Three essays in macroeconomics

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Three Essays in Macroeconomics

Noëmie Lisack

Thesis submitted for assessment with a view to obtaining the degree of

Doctor of Economics of the European University Institute


European University Institute

Department of Economics

Three Essays in Macroeconomics

Noëmie Lisack

Thesis submitted for assessment with a view to obtaining the degree of

Doctor of Economics of the European University Institute

Examining Board

Prof. Árpád Ábrahám, EUI, Supervisor

Prof. Ramon Marimon, EUI

Prof. Raul Santaeulàlia-Llopis, MOVE-UAB and Barcelona GSE

Dr. Mark Wright, Federal Reserve Bank of Chicago

© Noëmie Lisack, 2016

No part of this thesis may be copied, reproduced or transmitted without prior

permission of the author


Researcher declaration to accompany the submission of written work

I Noёmie Lisack certify that I am the author of the work Three Essays in Macroeconomics I have presented for examination for the PhD thesis at the European University Institute. I also certify that this is solely my own original work, other than where I have clearly indicated, in this declaration and in the thesis, that it is the work of others.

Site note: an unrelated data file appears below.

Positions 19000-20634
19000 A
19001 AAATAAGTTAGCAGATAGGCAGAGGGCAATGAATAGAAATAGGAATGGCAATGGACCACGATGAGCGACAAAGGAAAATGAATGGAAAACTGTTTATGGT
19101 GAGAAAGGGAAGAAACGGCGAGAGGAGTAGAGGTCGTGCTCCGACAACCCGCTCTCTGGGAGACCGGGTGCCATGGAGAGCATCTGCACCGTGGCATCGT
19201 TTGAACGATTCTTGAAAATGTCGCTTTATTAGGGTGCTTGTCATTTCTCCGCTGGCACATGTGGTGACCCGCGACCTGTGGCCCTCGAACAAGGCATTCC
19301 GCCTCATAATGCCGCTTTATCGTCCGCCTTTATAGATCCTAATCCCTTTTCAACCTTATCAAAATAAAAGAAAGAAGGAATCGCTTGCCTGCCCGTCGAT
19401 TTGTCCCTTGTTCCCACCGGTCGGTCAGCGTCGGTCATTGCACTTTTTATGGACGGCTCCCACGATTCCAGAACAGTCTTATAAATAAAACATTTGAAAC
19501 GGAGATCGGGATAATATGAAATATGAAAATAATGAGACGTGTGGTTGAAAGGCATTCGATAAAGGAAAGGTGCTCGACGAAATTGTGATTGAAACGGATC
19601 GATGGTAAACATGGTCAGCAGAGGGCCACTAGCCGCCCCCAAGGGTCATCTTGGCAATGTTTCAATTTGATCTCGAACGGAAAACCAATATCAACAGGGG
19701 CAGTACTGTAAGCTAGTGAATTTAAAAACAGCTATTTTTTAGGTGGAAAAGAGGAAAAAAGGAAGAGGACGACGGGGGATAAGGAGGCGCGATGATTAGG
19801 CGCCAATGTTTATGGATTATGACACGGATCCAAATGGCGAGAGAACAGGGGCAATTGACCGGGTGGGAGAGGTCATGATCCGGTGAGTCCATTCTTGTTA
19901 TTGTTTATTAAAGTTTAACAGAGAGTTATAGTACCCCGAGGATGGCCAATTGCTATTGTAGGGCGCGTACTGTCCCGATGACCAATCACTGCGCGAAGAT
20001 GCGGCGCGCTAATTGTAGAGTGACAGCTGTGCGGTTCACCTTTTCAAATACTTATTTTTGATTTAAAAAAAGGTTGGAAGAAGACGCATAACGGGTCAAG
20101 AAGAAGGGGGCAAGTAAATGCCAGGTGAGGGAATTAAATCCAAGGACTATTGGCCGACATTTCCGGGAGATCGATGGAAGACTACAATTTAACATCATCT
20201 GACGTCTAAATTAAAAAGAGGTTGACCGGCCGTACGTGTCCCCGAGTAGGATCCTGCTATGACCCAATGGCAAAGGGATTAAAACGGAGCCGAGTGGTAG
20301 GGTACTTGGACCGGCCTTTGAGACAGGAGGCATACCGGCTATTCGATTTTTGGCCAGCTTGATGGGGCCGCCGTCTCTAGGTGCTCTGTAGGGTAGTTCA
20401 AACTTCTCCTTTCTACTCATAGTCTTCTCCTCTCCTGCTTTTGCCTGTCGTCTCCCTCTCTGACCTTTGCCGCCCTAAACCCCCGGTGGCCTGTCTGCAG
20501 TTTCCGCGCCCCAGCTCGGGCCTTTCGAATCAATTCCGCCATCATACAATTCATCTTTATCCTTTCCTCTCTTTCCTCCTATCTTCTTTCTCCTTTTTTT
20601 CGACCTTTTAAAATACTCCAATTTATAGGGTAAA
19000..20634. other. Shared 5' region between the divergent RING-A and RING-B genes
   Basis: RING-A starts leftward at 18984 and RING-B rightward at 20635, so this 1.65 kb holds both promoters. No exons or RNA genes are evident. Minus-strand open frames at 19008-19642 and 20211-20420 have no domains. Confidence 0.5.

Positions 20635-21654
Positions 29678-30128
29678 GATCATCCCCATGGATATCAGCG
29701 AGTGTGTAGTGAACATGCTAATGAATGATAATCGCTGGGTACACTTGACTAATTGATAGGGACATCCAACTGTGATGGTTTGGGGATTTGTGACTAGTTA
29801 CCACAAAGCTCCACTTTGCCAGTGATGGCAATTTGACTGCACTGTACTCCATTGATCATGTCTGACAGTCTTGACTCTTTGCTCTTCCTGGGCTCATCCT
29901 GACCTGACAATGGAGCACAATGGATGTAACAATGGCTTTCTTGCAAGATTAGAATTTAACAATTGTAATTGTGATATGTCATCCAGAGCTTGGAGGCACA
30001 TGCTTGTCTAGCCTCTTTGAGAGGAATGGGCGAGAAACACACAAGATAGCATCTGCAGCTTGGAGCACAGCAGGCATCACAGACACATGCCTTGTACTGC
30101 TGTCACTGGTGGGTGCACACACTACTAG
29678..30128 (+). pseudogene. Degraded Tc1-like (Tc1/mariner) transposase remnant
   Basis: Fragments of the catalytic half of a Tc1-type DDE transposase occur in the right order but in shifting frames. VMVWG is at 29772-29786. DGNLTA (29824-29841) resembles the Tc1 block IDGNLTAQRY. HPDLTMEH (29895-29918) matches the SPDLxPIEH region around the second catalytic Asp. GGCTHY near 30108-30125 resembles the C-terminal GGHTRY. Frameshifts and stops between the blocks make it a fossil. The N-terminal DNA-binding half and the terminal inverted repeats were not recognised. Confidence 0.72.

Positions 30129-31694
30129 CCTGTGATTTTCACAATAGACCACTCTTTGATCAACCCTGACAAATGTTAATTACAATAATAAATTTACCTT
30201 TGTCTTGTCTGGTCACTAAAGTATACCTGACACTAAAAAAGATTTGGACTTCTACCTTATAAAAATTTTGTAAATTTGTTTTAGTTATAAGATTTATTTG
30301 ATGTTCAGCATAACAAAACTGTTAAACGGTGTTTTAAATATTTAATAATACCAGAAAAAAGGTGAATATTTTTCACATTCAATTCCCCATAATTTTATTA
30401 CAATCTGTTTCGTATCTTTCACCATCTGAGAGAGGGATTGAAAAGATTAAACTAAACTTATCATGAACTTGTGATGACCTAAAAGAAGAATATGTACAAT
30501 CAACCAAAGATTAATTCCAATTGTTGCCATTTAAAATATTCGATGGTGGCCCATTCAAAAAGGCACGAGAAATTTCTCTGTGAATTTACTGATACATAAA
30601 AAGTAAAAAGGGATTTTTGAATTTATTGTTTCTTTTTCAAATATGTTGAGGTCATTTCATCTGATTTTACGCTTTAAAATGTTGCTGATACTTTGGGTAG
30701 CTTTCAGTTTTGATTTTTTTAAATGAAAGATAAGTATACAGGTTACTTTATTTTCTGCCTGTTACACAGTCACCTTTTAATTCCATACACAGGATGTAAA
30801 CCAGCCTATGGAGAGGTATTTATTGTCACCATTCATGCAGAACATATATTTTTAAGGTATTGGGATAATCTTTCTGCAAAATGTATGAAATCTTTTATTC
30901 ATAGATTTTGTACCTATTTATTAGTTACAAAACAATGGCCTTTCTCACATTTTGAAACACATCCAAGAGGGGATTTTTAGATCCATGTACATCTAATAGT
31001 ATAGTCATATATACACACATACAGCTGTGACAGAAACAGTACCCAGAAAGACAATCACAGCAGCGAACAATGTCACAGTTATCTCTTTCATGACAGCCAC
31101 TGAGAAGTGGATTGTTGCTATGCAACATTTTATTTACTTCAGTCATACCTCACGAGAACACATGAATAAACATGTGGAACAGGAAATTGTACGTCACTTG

I warrant that I have obtained all the permissions required for using any material from other copyrighted publications.

I certify that this work complies with the Code of Ethics in Academic Research issued by the European University Institute (IUE 332/2/10 (CA 297).

The copyright of this work rests with its author. [quotation from it is permitted, provided that full acknowledgement is made.] This work may not be reproduced without my prior written consent. This authorisation does not, to the best of my knowledge, infringe the rights of any third party.

Statement of inclusion of previous work (if applicable):

I confirm that chapter 3 was jointly co-authored with Mr Gustavo Adler and Rui Mano and I contributed 70% of the work.

Signature and Date:

October 5, 2016 Noёmie Lisack


Florence and the European University Institute may seem like a dream place to spend a few years thinking about credit distribution, alternative finance and foreign exchange intervention. And it is true. But that does not mean that writing this dissertation was a “long fleuve tranquille”. Like everyone, I had times of doubt, times where my relationship to computers – and especially to Matlab and Knitro – was rocky, times where I could not stand looking at a single equation any more. Those close to me have all heard about it.